Fredric aasbo 2019 toyota corolla Photo 8/18   |   Papadakis Racing team owner Stephan Papadakis earned his reputation in motorsport in the 1990s within the realm sport-compact drag racing. While many drift teams have more conventional setups that use high-displacement motors in natively rear-drive cars, Papadakis' decades of experience with import platforms has undoubtedly helped the team dial in this unique chassis and powertrain combination.

All in, the diminutive four-pot boasts 1,000 horsepower and 850 pound-feet of torque. While that number is impressive, the fact that the team has honed the engine to deliver the on-track drivability Aasbo needs in competition and durability required to withstand the abuses of Formula Drift is even more impressive.

"Stef has more than two decades of experience dealing with really high horsepower four cylinders," Aasbo explains. "He knows how to develop an engine program, and everything is reinforced—we've got billet main caps, a totally reworked valvetrain, the most badass sleeves you can get, etc. What's interesting is that, while we've broken just about everything at one time or another, we've never had issues with the JE pistons we use. The cylinder pressures have caused gasket failures and some other issues on the bottom end, but we've never seen a broken piston, or ringlands, or anything like that. We've basically stuck to the theology of testing the motor, seeing what breaks, fixing that, and then moving on to the next thing. We've had our fair share of issues over the years, but at this point it's dialed in to the point where it's very reliable." That reliability helped put Aasbo on the podium in three of the eight events in the 2017 Formula Drift season and second place in the championship.

Fredric aasbo 2019 toyota corolla Photo 12/18   |   Sparco racing seats keep the Corolla's occupants in place, while an AEM CD-7 digital display feeds back vehicle information to the drive. Gear changes are handled by Gforce GSR four-speed manual transmission.

The 2018 season sees the team campaigning an all-new car with the 2019 Corolla, and for most teams a teething period in which they work out the kinks is almost obligatory. "We came out at the first event in Long Beach with this brand new car and we didn't really have super high expectations because of that—our goal was really just to dial the car in," Aasbo says. "And then boom—we won the first round."

Aasbo picked up another podium spot in Orlando, Florida in round two, and round three in Atlanta is still to come as of the time of this writing (actually, he's now 3 for 3—Ed.) "It's been an amazing ride so far, but there's so much talent in the sport now," he points out. "I think this weekend is going to be a pretty badass show, and we're just hoping to stay with the pack and continue to develop upon what we have."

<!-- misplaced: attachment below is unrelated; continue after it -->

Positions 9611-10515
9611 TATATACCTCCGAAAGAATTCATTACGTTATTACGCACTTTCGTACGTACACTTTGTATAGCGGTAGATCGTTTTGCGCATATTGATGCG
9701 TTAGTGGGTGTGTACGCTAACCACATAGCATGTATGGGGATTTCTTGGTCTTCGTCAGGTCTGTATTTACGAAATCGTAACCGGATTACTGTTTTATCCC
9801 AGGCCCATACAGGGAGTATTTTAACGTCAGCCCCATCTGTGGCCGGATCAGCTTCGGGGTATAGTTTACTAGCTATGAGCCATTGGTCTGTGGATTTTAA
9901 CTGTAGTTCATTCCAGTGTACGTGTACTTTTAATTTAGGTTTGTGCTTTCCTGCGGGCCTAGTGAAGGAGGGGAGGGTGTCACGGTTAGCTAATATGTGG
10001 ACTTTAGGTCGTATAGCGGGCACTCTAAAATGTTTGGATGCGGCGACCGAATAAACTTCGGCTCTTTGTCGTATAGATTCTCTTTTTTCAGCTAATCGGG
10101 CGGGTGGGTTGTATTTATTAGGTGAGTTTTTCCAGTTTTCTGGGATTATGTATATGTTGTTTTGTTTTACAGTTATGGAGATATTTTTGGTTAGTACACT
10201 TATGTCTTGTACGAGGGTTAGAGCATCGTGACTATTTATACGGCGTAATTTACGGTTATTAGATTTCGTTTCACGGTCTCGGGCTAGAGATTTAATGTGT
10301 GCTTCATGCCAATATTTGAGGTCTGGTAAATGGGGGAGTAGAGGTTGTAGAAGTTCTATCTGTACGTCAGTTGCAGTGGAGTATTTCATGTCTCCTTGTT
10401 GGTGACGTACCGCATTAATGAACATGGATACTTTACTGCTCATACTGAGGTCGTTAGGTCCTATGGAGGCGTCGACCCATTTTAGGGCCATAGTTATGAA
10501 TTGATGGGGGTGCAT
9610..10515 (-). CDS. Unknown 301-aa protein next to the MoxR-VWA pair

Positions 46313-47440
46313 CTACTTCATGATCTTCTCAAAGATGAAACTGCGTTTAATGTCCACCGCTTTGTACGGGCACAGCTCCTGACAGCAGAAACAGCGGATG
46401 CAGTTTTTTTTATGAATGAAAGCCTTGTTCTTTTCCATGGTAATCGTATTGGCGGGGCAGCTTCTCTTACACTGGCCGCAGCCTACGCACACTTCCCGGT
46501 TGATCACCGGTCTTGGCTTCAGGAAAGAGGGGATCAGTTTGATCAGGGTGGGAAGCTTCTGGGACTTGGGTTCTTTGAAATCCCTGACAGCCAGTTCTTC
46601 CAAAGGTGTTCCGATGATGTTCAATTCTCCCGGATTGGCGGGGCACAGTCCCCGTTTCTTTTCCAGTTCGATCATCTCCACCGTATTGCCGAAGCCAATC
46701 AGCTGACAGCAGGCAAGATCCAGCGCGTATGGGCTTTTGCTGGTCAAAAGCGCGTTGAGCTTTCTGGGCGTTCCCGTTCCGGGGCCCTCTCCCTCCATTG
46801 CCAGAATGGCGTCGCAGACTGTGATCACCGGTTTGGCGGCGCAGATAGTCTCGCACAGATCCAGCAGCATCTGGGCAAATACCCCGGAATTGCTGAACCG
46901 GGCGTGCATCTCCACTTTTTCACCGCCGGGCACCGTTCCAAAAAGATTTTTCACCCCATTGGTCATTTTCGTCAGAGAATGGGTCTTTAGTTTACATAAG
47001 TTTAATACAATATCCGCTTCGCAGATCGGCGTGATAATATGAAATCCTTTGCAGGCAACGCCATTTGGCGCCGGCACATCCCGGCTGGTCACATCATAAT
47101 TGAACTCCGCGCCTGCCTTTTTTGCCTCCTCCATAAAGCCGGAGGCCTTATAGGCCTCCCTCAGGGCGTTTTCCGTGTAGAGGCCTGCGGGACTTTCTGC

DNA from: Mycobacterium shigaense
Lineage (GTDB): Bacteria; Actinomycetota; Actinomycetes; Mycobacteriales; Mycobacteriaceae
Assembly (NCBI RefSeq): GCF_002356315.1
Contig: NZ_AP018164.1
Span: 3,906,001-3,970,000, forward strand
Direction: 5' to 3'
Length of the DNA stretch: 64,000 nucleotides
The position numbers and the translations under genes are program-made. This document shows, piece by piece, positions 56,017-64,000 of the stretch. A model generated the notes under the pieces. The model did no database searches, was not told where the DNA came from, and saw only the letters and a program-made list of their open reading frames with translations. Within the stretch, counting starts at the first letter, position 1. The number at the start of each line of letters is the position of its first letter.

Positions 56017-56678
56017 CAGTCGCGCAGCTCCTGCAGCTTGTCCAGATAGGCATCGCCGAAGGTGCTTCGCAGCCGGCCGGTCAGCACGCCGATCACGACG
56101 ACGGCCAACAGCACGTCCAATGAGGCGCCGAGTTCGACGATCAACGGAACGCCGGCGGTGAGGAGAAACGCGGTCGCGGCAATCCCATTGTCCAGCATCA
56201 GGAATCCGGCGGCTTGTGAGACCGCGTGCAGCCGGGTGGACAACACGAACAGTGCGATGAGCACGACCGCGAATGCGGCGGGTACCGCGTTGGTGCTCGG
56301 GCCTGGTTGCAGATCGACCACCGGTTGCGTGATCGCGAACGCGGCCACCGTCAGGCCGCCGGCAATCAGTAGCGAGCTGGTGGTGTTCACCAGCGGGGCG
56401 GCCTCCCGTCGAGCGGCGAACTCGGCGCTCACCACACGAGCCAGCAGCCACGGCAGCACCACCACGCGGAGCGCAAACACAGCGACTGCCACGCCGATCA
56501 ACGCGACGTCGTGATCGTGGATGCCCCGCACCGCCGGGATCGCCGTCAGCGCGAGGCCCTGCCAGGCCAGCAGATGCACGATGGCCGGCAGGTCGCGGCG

Fredric aasbo 2019 toyota corolla Photo 13/18   |   Originally from Ski, Norway, Aasbo made his U.S. debut at a global drifting invitational in 2008. He went on to win the Formula Drift Rookie of the Year title in 2010 and the Formula Drift championship in 2015.
Fredric aasbo 2019 toyota corolla 2AR Photo 14/18   |   Under the hood of the Corolla is 2.7-liter Toyota 2AR four cylinder engine. To give the diminutive powerplant the grunt it needs to go up against high output V8s, the Papadakis team has outfitted the mill with a Borg Warner EFR 9174 turbocharger, an on-demand nitrous system, a totally reworked valvetrain, and a whole host of a host of reinforced hardware from top to bottom.
Fredric aasbo 2019 toyota corolla Photo 15/18   |   The Corolla sits on a set of custom RS-R coilovers. Custom Papadakis Racing sway bars help keep the car stable and predictable during the high-speed sideways action that Aasbo gets into.
Fredric aasbo 2019 toyota corolla motegi MR406 wheel Photo 16/18   |   Motegi MR406 wheels measuring 18x9 up front and 18x10 in the rear are wrapped in Nexen N'Fera SUR4G rubber.
Fredric aasbo 2019 toyota corolla Photo 17/18   |   "The goal is always to beat all these guys all the time," Aasbo quips. "But we have a lot of respect for the task at hand, and there's a continuous evolution happening in the sport. We're pulling inspiration from places like Russia and China, where the sport is growing really quickly, seeing what our competition is doing, and trying to stay ahead of the curve."
Fredric aasbo 2019 toyota corolla Photo 18/18   |   Fredric Aasbo 2019 Toyota Corolla
By Evan Perkins
4 Articles